Running a credit report is a crucial step to conducting a tenant background check. However, credit is not the only factor when it comes to identifying a good tenant.
Take, for example, the landlord who chooses tenants based on a threshold credit score. The problem: there is no guarantee that the high-credit tenant is going to take care of the property, or get along well with other tenants. They may be credit-worthy, but credit alone will not show if they are tenant-worthy.
By demanding a specific credit score, many high-quality rental applicants are overlooked. Rather than setting a threshold, it is best to look for red flags, such as long-term overspending, chronic late payments, judgements or defaults — the telltale signs of poor financial management.
Landlords need to be aware that, rarely, a tenant’s credit report may be incorrect. The most common mistakes include:
Wrong identity — name, phone number, address;
Someone else’s information; and
As many as one in twenty people may see mistakes in their credit reports.
As important as it is to rate the tenant’s overall credit health, it’s necessary to take into consideration the reason for a mediocre credit report. For instance, a one-time event that skewed the results may be less of a concern than chronic bad money management. Other important factors include the amount of time that has passed, and what the prospective tenant has done to rehabilitate credit.
TVS surveyed a number of professional property managers, representing thousands of units, on their policies concerning tenant credit for our blog post Where Do You Draw the Line on Tenant Credit? Each of these managers consistently accepts applicants who have average or poor credit if the person has a strong rental history and made a positive change in circumstances, such as a higher-paying job or savings.
All of the managers we interviewed agreed that the most important factors to consider when screening tenants are:
A recent eviction; or
A long history of collection activities.
Outstanding utility bills, auto repossessions or unpaid rent are considered serious red flags, whereas verifiable income and a good rental history can overcome low credit.
It is possible to use tenant credit reports to flag problem tenants without overlooking good prospects. Here are some strategies that can help:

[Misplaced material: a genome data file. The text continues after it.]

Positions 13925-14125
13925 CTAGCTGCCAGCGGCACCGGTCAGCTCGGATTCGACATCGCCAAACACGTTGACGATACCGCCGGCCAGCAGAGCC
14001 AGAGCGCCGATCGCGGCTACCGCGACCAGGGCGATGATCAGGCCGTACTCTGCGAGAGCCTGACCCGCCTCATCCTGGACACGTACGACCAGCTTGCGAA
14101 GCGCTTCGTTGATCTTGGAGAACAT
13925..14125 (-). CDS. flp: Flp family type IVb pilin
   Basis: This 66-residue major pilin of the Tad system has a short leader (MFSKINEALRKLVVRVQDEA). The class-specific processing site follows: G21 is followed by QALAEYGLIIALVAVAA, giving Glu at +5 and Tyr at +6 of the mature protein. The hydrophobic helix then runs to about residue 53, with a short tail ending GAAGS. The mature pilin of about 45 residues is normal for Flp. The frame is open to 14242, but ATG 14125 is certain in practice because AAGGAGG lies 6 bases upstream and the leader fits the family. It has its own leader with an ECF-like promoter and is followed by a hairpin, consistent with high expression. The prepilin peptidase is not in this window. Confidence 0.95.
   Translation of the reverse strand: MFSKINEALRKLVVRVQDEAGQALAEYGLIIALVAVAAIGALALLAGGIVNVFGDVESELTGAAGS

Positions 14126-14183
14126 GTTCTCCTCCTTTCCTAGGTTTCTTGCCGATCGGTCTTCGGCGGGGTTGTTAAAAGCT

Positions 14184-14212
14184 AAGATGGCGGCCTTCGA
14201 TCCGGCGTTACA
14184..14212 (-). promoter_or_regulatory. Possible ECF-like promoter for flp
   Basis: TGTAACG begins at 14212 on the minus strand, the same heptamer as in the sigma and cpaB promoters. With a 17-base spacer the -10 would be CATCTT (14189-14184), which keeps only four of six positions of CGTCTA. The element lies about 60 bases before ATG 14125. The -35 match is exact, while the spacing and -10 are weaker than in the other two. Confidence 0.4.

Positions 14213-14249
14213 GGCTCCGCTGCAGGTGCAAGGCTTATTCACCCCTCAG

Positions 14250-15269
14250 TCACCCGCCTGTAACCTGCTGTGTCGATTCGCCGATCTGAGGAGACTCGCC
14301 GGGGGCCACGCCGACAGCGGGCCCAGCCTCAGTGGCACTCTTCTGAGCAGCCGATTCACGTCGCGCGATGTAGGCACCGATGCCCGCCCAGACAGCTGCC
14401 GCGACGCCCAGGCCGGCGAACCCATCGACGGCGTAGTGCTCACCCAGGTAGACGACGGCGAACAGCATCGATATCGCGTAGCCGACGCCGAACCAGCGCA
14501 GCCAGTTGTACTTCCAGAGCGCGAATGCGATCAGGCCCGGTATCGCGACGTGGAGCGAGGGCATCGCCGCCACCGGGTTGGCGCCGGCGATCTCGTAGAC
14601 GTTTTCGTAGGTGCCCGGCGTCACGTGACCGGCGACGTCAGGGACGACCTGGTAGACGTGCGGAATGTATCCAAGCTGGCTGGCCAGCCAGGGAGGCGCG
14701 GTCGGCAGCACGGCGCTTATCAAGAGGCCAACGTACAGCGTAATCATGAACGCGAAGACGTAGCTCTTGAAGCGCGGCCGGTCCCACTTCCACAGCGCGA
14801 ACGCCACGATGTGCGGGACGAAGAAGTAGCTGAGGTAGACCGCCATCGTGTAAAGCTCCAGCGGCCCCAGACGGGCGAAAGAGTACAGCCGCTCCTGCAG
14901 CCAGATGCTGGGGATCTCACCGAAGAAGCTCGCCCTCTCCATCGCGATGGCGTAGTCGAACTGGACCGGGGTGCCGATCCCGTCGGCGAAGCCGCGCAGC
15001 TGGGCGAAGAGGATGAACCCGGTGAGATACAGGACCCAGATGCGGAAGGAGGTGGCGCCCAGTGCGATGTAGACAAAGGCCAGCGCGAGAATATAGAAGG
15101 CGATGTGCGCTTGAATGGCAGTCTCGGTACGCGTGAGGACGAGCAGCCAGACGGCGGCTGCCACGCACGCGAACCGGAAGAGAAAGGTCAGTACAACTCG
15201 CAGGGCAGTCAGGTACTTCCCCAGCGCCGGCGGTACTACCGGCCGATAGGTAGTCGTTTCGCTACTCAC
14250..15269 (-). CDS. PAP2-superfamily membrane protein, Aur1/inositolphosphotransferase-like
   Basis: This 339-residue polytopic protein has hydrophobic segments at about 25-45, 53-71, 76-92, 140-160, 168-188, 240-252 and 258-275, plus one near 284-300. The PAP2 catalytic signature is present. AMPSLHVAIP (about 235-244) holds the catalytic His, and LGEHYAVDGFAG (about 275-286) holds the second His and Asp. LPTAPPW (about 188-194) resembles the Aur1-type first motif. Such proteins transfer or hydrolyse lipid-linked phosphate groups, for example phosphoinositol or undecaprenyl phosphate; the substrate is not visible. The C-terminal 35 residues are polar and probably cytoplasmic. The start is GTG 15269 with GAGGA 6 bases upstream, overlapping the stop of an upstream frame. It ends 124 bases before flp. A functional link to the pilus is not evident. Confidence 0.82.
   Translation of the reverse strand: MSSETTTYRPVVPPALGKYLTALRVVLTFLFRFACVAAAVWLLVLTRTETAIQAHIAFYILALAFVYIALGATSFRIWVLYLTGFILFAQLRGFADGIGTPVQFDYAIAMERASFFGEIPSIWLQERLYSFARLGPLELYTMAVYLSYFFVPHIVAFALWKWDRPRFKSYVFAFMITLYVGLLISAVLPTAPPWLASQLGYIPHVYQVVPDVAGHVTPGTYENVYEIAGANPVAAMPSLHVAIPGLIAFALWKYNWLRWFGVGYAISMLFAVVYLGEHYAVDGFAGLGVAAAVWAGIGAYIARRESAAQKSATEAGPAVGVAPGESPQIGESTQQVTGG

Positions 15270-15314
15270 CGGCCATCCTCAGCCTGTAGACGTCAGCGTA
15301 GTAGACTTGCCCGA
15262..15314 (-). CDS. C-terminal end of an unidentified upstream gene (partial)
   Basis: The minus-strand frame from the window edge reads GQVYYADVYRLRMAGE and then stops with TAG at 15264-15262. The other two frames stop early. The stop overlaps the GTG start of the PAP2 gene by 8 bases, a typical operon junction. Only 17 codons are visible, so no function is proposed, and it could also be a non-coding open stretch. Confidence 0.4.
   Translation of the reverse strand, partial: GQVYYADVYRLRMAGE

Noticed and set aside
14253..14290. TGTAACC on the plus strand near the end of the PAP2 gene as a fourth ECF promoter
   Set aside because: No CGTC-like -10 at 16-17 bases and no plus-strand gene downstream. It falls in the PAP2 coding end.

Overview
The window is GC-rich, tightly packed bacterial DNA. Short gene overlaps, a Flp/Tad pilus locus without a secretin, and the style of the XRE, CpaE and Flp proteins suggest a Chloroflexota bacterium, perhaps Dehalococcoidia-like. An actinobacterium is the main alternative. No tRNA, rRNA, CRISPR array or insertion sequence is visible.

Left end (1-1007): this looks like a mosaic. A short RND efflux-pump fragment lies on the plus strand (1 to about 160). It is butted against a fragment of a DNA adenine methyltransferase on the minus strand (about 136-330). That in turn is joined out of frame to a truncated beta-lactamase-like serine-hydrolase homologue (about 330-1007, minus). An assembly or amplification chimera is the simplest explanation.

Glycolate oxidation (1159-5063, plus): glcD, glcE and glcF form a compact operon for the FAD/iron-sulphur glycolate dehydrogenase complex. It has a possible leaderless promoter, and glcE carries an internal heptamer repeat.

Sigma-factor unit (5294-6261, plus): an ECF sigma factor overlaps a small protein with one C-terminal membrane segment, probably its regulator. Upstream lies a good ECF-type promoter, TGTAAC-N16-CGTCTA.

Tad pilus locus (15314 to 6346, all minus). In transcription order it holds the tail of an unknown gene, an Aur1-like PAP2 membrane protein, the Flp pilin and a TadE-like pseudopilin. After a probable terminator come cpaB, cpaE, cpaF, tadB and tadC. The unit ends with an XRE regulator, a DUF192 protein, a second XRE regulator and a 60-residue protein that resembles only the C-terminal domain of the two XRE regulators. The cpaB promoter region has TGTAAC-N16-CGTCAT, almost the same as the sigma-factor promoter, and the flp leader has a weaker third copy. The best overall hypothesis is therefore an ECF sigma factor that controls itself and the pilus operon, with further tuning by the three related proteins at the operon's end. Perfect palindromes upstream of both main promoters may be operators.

A common scam is to pretend to be overqualified for the rental. If the professional tenant is successful, he or she will talk the landlord out of running a credit report or doing a tenant background check that would expose the false statements.
Any tenant who refuses to consent to a tenant background check, including releasing a credit report may be hiding something serious. For instance, one applicant refused to release his credit report citing privacy concerns. This tenant was only pretending to be wealthy, and a credit report would have exposed the scam, including alias names and outstanding collections.
Always confirm the identity of a rental applicant. Make sure the information on the rental application is correct. This can reduce the likelihood of receiving the wrong credit report.
Even if a credit report checks out, speak with previous landlords before renting to your prospective tenant.
It is possible for landlords to assist tenants in maintaining or improving their credit. It’s easy to do. Simply sign up to Report Tenant Pay Habits. The added benefit: tenants are more likely to pay rent on time because they know their payments are being tracked. The good tenant will receive a Certificate of Satisfactory Tenancy to show the next landlord, and the landlord enjoys steady cash flow — a definite win-win situation.
This post is provided by Tenant Verification Service, Inc., helping landlords reduce the risks of renting with fraud prevention tools that include Tenant Screening, Tenant Background Checks, (U.S. and Canada), as well as Criminal Background Checks, and Eviction Reports (U.S. only).
Click Here to Receive Landlord Credit Reports.
Disclaimer: The information provided in this post in not intended to be construed as legal advice, nor should it be considered a substitute for obtaining individual legal counsel or consulting your local, state, federal or provincial tenancy laws.